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  • What Role Will Robo-Advisors Play in the Financial Services Industry?

    February 13, 2018 by Paul Conley

    This year marks the 10th anniversary of the launch of Betterment and the birth of the robo-advisor craze. At the one-decade mark, the future of robo-advisors seems assured, but the specifics of how they will interact with other segments of the financial services industry remains unclear.

    Multiple approaches have taken hold. There are independent robo-advisors; banks and brokerages that have built their own tools; and big financial services names have brought start-ups in-house, yet all robo-advisors, their owners and users enter 2018 with a bit of uncertainty.

    Here’s why: “Open banking,” which requires major banks to share customers’ data with third-party providers, arrived in the United Kingdom on Jan. 13 as part of a new law. That means British consumers can now use any app — not just the ones made available by their bank — to manage their funds.

    APIs and Shared Data

    It must be noted that open banking is a British phenomenon and hasn’t come to America yet. Open banking is also quite limited in scope; under the new law, banks are required to share access to client accounts and account information with third-party fintechs, with client approval via Application Programming Interfaces (APIs). However, the third-party providers typically fall into one of two categories: Account Information Services Providers (AISPs) and Payment Initiation Services Providers (PISPs).

    Open banking seems to point to a broader future of seamless, multifaceted open finance in which consumers choose the apps to manage all their accounts no matter where they might be. This means that the in-house robo-advisors banks and brokerages have deployed to great success in recent years would find themselves in an entirely different and new competitive environment.

    All in the Family?

    In December 2017, Morgan Stanley unveiled a proprietary robo-adviser dubbed Morgan Stanley Access Investing. Unlike many of its competitors, Morgan Stanley built its product in-house from scratch. Morgan Stanley Access Investing was not born of a merger, a partnership, a takeover or a white-label licensing deal.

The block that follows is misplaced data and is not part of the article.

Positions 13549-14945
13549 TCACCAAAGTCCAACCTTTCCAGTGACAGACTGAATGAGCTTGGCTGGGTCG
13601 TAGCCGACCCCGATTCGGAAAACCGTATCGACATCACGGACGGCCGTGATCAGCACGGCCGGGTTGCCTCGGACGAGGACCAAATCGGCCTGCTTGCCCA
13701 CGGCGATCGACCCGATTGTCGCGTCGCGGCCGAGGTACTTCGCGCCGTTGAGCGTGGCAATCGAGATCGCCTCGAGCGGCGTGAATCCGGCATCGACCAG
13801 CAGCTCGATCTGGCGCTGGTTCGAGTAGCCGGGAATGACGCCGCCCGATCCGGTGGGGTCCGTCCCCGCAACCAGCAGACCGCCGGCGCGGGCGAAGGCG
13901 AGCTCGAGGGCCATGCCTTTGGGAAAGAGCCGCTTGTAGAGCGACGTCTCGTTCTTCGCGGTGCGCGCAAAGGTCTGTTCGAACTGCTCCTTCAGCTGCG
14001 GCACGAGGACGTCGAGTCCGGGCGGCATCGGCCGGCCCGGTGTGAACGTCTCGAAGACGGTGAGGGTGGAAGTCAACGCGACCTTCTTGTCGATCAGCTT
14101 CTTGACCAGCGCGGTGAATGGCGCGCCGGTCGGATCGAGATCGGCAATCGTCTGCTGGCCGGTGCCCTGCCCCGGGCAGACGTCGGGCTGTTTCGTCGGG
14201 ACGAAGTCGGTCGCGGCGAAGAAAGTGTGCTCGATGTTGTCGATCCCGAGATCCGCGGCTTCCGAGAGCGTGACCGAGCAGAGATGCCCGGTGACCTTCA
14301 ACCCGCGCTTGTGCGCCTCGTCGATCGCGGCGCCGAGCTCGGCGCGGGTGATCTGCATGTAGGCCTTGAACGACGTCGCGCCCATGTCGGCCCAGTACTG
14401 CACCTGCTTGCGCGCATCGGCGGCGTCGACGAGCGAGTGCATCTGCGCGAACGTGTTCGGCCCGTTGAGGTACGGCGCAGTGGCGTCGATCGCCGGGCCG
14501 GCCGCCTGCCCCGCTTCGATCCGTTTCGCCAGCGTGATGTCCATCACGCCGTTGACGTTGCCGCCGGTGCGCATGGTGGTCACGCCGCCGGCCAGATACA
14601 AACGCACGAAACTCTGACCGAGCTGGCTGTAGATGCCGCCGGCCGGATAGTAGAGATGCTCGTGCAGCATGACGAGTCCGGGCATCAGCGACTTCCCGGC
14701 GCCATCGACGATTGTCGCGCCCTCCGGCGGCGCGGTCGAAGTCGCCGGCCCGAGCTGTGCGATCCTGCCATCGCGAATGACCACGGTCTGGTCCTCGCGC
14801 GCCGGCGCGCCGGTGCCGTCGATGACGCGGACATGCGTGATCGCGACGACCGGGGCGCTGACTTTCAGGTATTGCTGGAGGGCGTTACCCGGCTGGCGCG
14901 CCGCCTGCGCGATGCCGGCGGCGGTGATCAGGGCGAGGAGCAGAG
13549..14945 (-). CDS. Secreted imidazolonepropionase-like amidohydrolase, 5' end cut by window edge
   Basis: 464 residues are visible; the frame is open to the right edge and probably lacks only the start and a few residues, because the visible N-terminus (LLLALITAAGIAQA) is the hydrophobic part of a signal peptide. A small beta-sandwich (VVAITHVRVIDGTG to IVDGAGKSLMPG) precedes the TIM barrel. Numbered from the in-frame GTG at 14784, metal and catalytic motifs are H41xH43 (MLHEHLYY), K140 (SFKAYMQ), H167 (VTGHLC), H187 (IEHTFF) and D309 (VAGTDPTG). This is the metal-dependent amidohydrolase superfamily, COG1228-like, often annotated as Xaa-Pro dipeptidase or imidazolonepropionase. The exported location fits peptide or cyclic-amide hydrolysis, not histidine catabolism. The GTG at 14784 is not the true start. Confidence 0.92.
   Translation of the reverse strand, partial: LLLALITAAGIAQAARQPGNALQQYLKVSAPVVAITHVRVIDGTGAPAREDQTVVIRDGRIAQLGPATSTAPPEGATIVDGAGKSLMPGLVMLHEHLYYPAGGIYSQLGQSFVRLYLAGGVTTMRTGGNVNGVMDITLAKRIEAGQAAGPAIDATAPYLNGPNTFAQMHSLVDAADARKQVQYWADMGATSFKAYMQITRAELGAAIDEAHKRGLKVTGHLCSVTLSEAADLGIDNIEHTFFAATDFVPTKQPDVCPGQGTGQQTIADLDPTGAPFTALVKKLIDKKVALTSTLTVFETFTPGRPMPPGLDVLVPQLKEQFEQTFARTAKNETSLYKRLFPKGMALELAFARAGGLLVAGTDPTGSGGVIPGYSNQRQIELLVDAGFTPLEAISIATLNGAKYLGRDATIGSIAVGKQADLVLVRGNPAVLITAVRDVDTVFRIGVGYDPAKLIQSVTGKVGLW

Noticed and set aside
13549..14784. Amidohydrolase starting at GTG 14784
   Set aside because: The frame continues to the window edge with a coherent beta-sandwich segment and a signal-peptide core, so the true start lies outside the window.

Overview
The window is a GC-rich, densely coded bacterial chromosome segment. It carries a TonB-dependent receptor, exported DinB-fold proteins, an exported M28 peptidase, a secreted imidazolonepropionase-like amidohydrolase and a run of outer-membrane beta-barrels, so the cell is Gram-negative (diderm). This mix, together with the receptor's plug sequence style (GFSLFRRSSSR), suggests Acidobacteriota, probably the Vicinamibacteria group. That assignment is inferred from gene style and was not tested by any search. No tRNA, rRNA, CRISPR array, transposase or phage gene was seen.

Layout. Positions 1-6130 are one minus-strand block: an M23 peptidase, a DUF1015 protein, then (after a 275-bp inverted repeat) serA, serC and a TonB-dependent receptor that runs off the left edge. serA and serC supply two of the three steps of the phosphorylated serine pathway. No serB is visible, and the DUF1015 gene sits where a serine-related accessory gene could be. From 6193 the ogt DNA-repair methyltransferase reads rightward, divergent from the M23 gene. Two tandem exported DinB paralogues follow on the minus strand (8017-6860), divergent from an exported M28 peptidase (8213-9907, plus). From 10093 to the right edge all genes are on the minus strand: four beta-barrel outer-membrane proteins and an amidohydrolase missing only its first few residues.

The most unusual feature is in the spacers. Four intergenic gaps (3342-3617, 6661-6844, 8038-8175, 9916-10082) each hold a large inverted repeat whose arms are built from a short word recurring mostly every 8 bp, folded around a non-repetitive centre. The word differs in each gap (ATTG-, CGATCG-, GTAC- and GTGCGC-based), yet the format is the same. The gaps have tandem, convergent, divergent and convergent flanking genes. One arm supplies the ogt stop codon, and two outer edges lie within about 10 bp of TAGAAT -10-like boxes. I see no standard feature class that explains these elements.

However, that’s where the differences end. Like the robo-advisors of many of its competitors, Morgan Stanley’s robo-advisor seems to have two primary purposes: To attract millennials and to eventually get those millennials in front of Morgan Stanley’s human advisors.

    In a statement announcing the product, Naureen Hassan, chief digital officer at Morgan Stanley Wealth Management, said this “is an opportunity for financial advisors to grow their book of business by making connections with prospects earlier and eventually establishing full-service relationships when clients are ready.”

    The approach of adding a robo-advisor component to an existing B2C powerhouse is typical among established financial-services companies. To many of the big players, robo-advisors are simply a new way to bring new customers into the old institution.

    In a more complicated version of that strategy, BlackRock purchased robo-advisor FutureAdvisor in August 2015 as a B2B play. BlackRock is the world’s largest asset manager, and its iShares products are a major force among the Exchange-Traded Funds (ETFs) that dominate consumers’ robo-advisor accounts.

    According to notable finance blogger Michael Kitces, BlackRock’s plan is to “license/offer the technology platform to a wide range of broker-dealers, insurance companies, banks and custodians to turn their human advisors into tech-augmented ‘cyborg’ advisors… [and eventually] grow the size of the ETF pie and the Blackrock (iShares) market share.”

    Or All Over the Place?

    It’s clear that whether through a B2C or B2B approach, financial institutions are using robo-advisors to expand existing operations. Therein lies the challenge posed by open banking.

    If the idea of open APIs and total consumer choice should gain headway here in the United States, financial institutions are likely to find that consumers and new fintechs that serve them will demand more choice and variety than is found in today’s robo-advisors.

    The capabilities that emerged in the first decade of robo-advisors, such as automated investing, tax-loss harvesting, investment and retirement planning, etc., are impressive, but the next decade is likely to see demand for robo-advisors that interact with apps that manage everything in a consumer’s financial life: bill paying, checking accounts, tax preparation, budgeting, insurance, personal debt, mortgage selection, auto loans and investing.

    And in a world like that, it’s going to be hard for any single financial institution to dominate a consumer’s money life.

    Originally Posted at BISA Portfolio on February 8, 2018 by Paul Conley.

    Categories: Industry Articles
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